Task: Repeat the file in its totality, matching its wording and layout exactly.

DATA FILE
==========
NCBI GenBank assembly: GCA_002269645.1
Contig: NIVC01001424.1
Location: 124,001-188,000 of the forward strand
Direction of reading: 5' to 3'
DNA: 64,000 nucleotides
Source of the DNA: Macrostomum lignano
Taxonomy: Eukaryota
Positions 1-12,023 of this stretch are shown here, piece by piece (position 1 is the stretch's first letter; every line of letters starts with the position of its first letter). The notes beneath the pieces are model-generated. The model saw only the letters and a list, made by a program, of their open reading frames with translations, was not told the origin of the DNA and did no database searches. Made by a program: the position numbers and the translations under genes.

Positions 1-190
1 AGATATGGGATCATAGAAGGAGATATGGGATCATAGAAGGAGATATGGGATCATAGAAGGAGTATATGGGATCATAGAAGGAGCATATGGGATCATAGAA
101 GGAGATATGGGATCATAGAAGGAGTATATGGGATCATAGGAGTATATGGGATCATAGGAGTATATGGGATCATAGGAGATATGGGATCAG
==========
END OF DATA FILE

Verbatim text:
NCBI GenBank assembly: GCA_002269645.1
Contig: NIVC01001424.1
Location: 124,001-188,000 of the forward strand
Direction of reading: 5' to 3'
DNA: 64,000 nucleotides
Source of the DNA: Macrostomum lignano
Taxonomy: Eukaryota
Positions 1-12,023 of this stretch are shown here, piece by piece (position 1 is the stretch's first letter; every line of letters starts with the position of its first letter). The notes beneath the pieces are model-generated. The model saw only the letters and a list, made by a program, of their open reading frames with translations, was not told the origin of the DNA and did no database searches. Made by a program: the position numbers and the translations under genes.

Positions 1-190
1 AGATATGGGATCATAGAAGGAGATATGGGATCATAGAAGGAGATATGGGATCATAGAAGGAGTATATGGGATCATAGAAGGAGCATATGGGATCATAGAA
101 GGAGATATGGGATCATAGAAGGAGTATATGGGATCATAGGAGTATATGGGATCATAGGAGTATATGGGATCATAGGAGATATGGGATCAG